SSHGuard monitors logging activity and reacts to attacks by blocking their source IP addresses. sshguard has born for protecting SSH servers from the today's widespread brute force attacks, and evolved to an extensible log supervisor for blocking attacks to applications in real-time.
SSHGuard is given log messages in its standard input. By means of a parser, it decides whether an entry is normal activity or attack. After a number of attacks, the IP address is blocked with the firewall.
These are the available blocking backends:
- SSHGuard with PF (OpenBSD, FreeBSD, NetBSD, DragonFly BSD)
- SSHGuard with IP FILTER (FreeBSD, NetBSD, Solaris)
- SSHGuard with IPFW (FreeBSD, Mac OS X)
- SSHGuard with netfilter/iptables (Linux)
- SSHGuard with TCP wrappers / hosts.allow (almost any UNIX system)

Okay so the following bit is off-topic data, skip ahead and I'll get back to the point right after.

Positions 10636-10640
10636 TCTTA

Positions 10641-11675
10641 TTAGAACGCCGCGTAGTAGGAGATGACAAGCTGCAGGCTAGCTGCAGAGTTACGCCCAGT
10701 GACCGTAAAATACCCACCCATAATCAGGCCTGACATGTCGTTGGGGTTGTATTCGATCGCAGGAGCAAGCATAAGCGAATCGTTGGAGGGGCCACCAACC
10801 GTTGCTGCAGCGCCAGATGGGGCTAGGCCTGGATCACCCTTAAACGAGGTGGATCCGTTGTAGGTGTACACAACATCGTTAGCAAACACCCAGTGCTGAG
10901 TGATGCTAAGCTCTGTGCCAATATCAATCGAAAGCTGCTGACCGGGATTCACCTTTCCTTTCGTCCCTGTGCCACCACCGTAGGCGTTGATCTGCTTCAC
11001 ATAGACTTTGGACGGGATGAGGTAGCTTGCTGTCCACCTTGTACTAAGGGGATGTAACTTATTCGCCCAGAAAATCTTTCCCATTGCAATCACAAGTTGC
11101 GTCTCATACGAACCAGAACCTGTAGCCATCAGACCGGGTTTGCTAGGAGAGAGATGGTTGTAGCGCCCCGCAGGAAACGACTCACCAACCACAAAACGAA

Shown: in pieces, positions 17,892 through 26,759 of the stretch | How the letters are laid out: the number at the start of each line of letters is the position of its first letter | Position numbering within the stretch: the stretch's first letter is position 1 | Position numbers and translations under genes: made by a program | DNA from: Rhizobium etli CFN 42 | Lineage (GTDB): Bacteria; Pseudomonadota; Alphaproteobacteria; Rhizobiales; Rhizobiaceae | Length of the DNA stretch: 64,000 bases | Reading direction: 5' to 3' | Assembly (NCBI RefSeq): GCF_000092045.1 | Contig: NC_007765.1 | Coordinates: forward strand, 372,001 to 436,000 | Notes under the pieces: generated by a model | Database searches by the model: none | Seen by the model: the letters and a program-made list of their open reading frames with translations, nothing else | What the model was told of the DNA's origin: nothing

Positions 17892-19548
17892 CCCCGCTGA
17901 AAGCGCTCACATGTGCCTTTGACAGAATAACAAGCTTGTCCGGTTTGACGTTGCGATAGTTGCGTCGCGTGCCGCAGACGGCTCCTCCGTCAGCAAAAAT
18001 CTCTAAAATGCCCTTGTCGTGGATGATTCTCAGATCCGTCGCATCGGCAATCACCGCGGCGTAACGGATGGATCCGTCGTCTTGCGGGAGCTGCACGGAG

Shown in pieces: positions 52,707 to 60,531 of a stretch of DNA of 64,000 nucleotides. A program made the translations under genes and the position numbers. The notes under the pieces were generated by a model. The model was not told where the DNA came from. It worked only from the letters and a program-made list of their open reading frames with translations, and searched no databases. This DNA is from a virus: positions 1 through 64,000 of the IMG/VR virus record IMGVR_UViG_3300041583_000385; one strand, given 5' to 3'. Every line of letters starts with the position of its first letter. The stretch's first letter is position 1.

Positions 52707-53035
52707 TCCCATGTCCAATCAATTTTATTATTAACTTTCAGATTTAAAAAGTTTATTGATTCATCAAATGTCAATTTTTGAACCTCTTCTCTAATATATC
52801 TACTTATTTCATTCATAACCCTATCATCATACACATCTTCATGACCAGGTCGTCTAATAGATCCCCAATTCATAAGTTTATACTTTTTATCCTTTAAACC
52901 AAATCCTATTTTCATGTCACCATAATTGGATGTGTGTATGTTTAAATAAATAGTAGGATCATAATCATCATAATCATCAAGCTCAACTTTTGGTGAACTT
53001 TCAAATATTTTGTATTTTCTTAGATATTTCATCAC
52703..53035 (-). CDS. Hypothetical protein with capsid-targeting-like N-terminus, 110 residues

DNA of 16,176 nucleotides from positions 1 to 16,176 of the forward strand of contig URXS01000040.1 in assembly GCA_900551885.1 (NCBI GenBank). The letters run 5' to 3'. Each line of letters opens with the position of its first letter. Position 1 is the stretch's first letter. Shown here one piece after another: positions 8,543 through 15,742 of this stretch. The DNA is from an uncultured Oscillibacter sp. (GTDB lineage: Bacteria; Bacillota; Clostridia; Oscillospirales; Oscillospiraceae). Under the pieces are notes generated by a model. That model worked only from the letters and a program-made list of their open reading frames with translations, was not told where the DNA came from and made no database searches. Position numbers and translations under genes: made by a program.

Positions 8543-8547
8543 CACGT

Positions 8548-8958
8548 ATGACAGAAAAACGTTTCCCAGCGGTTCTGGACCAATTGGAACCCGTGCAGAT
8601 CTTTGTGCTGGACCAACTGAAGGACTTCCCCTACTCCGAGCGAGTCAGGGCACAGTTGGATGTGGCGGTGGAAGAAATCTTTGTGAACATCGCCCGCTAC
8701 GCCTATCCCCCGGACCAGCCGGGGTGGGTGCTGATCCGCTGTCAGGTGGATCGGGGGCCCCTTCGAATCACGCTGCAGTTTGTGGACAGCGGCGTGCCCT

In this article I'll show you some tricks to help you securing your OpenSSH service. Here you will find useful information on how to secure sshd and prevent ssh dictionary attack.
1. SSH security by tweaking sshd_config
The OpenSSH server configuration file is located in /etc/ssh/sshd_config. You need to restart sshd after every change you make to that file in order for changes to take effect.
- Change port number
Moving the SSH daemon off of port 22 protects you against automated attacks which assume that sshd is running on port 22.
- Allow only SSH protocol 2
Only SSH protocol version 2 connections should be permitted. Version 1 of the protocol contains security vulnerabilities. The default setting shipped in the configuration file is correct, but it's important to check.
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